If the political dynamics of recent years remain, there will be enough bipartisan support for raising defense spending in both chambers.
Spend more, buy more
Each year, Congress requires the services and combatant commands to submit an “unfunded priorities” list, items they deem essential that didn’t make the cut for the president's budget request. This year, those lists totaled $21.5 billion, and the Senate's bill authorizes funding for them all.
It also includes a 4.6 percent pay raise for servicemembers and DOD civilian personnel, matching Biden's request.
The bill would allow the Pentagon to buy 68 F-35s, seven more than the Defense Department requested.
It would authorize the Navy to buy the eight battle-force ships it requested: two Arleigh Burke-class destroyers; two Virginia-class submarines; one Constellation-class frigate; one San Antonio-class amphibious ship; one John Lewis-class oiler; and one Navajo-class towing, salvage and rescue ship. At the same time, it blocks the Navy from retiring half of the 24 ships it wanted to decommission in 2023, including five littoral combat ships, four dock landing ships, and one cruiser.
It also would require at least 31 amphibious ships for the Marine Corps, a level Marine Corps Commandant Gen. David Berger told the committee earlier this year was the minimum required to meet potential threats.
The bill would set overall active-duty troop levels as follows, although services have found recruiting to be challenging as civilian job opportunities continue to grow and the pool of qualified applicants shrink: Army, 473,000; Navy, 354,000; Marine Corps, 177,000; Air Force, 325,344; and Space Force, 8,600.
The bill builds upon changes made by last year’s authorization law in how cases involving sexual assault and other serious felonies are handled in the military. This year’s bill would add several offenses to those that must be referred to special prosecutors outside the chain of command, but the summary of the bill the committee provided does not specify which.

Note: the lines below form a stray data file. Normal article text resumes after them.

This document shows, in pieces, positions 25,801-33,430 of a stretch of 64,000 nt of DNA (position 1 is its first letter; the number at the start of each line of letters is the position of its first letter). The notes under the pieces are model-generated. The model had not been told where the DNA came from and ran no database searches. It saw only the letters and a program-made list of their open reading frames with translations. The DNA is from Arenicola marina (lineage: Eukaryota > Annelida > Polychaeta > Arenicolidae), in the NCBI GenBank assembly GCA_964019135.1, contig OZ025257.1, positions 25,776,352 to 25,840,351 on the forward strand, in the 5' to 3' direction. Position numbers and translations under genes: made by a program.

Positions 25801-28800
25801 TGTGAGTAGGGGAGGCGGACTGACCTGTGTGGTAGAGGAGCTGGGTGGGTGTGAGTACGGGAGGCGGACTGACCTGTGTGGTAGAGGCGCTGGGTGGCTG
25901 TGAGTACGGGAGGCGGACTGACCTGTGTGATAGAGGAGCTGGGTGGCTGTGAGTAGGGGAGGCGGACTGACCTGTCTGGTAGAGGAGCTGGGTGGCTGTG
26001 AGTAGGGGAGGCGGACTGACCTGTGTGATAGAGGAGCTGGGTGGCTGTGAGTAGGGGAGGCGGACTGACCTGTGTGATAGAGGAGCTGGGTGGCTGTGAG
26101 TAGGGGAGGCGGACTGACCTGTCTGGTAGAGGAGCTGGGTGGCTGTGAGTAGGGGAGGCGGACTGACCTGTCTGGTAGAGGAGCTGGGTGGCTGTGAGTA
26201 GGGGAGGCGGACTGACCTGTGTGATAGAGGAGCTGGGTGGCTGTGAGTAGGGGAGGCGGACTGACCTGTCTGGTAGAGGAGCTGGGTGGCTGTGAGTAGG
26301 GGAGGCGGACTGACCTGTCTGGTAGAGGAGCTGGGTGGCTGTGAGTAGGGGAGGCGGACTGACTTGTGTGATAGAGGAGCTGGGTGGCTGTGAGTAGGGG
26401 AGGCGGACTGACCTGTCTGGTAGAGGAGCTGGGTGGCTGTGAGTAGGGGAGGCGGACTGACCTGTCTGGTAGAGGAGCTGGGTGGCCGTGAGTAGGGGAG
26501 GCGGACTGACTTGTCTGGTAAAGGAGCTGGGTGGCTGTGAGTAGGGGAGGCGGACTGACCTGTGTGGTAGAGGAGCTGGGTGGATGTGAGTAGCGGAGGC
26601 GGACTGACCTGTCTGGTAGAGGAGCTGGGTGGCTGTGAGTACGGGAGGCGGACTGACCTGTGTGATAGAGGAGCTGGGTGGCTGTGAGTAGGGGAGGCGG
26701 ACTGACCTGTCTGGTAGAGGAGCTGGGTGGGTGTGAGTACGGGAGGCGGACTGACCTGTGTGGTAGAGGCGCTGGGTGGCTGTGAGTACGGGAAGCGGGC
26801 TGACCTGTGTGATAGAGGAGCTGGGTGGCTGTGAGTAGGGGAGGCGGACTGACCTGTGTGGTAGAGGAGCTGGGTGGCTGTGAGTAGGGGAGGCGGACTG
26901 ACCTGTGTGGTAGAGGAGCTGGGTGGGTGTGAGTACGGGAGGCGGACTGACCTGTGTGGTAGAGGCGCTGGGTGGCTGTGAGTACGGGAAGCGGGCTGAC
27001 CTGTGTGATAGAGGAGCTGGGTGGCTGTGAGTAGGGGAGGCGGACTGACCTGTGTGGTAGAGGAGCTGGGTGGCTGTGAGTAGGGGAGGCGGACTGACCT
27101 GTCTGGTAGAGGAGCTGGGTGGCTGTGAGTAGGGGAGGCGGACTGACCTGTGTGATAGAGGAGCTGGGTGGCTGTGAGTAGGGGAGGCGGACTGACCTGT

The bill would also require women to register for the draft, a largely symbolic measure since the U.S. has not utilized the draft to enlist servicemembers since 1972 and is now staffed by a fully volunteer force. Lawmakers included a similar provision last year, even after Armed Services member Josh Hawley, R-Mo., introduced an amendment to remove the requirement. But it was stripped out in closed door negotiations to reconcile the Senate and House versions of the bill.
The legislation also would authorize the closure of the Red Hill Bulk Fuel Storage Facility in Hawaii, where a leak has contaminated drinking water on the island of Oahu.
The bill also includes a prohibition on closing the detention facility at Guantanamo Bay, a provision that has become a mainstay in recent years.
The House Armed Services Committee will mark up its own version of the policy bill next week during a marathon session on June 22. This could possibly allow time for the full chamber to vote before lawmakers leave Washington for the August recess.
Reed hopes to have the full Senate vote before the end of July, Senate Armed Services member Tim Kaine, D-Va., told reporters Thursday.
“Every year the defense bill is important, but this year had an extra level of importance to it because of what we’re seeing happen in Ukraine. The reality of great power conflict, which some of us might have assumed was over,” he said, “demonstrate that these issues of war, peace and diplomacy are not in the rear view mirror. They’re not theoretical. They’re real.”